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Securing Ireland’s energy

 The Department of Communications, Energy and Natural Resources’ Eamonn Confrey summarises the EU’s latest energy security policy developments.

 

It’s been a busy year in terms of EU policy development, admits DCENR’s EamonnConfrey. In May 2014, the European Energy Security Strategy was published which included actions aimed at evaluating Europe’s capacity to overcome any major disruption during the winter of 2014-2015.

 

Stress tests were taken by a number of European countries simulating two energy supply disruption scenarios for a period of one or six months: a complete halt of Russian gas imports to the EU, or a disruption of Russian gas imports through the Ukraine’s transit route.

 

For Ireland, it turned out that the country broadly speaking would be “okay” with a short-term gas supply disruption, but in the long-term this could mean the potential for higher prices.

 

Confrey, who is Principal Officer in DCENR’s Energy Security Division, explains: “The security strategy also sought to strengthen emergency contingency plans – protecting strategic infrastructure, building a well functioning internal energy market and diversifying our external supplies related to infrastructure.”

 

There were three communications in February 2015 covering energy union, infrastructure and interconnection, and climate change. In the following month, the European Council conclusions spoke of accelerating infrastructure projects including interconnections to peripheral regions.

Other issues covered in the conclusions included reinforcing the framework for security of supply for both electricity and gas, where energy security can be strengthened by robust grids, and energy efficiency.

 

Confrey highlights in particular EU Regulation 994/2010 i.e. the gas security of supply regulation. A revision of this was included in the European roadmap for 2015. A consultation process took place from January to April. The responses were published in June and it is expected that the proposal for revision will be adopted later this year.

 

“The anticipated objectives of that revision will be around things like better implemention of the regulation and looking at scope to strengthen our capacity to respond to future gas supply crises,” he says.

 

Also awaited is legislation on electricity security of supply – effectively a revision of the 2005 Directive, the establishment of an infrastructure forum by the European Commission, and an LNG and storage strategy.

Ireland has been heavily engaged in the EU refining fitness check, to comprehensively evaluate if the sector’s regulatory framework is fit for purpose. Launched in 2013, it was created in recognition of difficulties faced by the refining sector. It is looking at EU legislation including the areas of energy taxation, air quality and renewable energy. Findings are expected in the coming months.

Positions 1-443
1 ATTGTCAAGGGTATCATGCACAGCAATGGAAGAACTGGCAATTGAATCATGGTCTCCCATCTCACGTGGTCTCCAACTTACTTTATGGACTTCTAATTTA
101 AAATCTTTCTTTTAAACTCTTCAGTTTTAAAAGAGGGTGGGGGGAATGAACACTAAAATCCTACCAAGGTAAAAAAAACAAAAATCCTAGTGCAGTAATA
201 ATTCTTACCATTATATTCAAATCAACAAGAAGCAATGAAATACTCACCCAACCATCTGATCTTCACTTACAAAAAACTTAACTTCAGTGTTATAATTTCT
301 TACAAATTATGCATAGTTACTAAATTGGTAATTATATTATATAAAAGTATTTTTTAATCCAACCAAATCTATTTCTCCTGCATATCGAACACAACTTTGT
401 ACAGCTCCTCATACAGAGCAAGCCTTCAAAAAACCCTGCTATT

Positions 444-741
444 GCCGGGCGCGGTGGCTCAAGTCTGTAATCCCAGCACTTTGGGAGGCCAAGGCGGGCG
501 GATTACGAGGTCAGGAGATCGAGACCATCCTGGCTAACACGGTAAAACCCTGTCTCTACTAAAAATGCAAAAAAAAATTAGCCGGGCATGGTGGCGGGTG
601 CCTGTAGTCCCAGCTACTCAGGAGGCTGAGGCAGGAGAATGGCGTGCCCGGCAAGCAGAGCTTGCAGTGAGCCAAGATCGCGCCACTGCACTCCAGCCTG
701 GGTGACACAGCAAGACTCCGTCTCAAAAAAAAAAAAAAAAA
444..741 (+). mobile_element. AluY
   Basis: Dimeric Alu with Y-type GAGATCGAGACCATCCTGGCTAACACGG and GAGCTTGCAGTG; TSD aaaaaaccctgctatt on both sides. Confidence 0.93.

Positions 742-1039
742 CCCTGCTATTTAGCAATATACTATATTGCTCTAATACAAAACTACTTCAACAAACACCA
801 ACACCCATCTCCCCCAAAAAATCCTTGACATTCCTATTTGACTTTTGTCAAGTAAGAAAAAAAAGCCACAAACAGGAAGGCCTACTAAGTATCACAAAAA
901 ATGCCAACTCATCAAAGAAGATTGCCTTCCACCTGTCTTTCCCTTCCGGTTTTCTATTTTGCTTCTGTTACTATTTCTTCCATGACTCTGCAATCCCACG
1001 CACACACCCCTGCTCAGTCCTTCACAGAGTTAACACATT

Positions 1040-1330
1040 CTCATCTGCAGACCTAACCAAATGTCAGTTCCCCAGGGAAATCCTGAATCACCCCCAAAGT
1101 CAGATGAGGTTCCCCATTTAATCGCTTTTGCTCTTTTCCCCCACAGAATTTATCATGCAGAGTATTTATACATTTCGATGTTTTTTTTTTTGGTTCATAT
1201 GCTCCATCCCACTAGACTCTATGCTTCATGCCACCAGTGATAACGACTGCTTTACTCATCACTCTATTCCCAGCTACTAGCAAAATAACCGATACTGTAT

Among its draft suggestions are that the gap between the top and bottom performing refineries has widened, there has been a $2.10 per barrel loss in competiveness compared to other regions, and a higher increase in EU energy costs per barrel in the period 2000-2012 compared to competing regions, including the Middle East and Asia.

 

DCENR is in the midst of a “comprehensive and extensive” policy development and review phase since January which will continue until September. It follows on from extensive stakeholder engagement over the last year. The white paper is currently being drafted and is due to be published in September.

 

The energy policy trilemma of how to balance the three pillars of sustainability, competitiveness, and security has been “the foundation of our energy policy since 2007 and the previous white paper,” he notes.

“They will remain. I mean there is nothing we’ve seen in the intervening years to suggest that those policy areas are unsound. They are very, very important.”

 

He concludes: “The trick and challenge for us is to maintain the tension and balance between those.” The one thing that is new is that the citizen will be “very much at the heart of energy policy going forward”.

 

“Really it’s about how to maintain a sustainable clean, energy system in order to protect against climate change while maintaining a continued security of supply, competitiveness, trying to keep policy costs down, and affordability – trying to ensure that our targets from 2015-2030 are affordable.”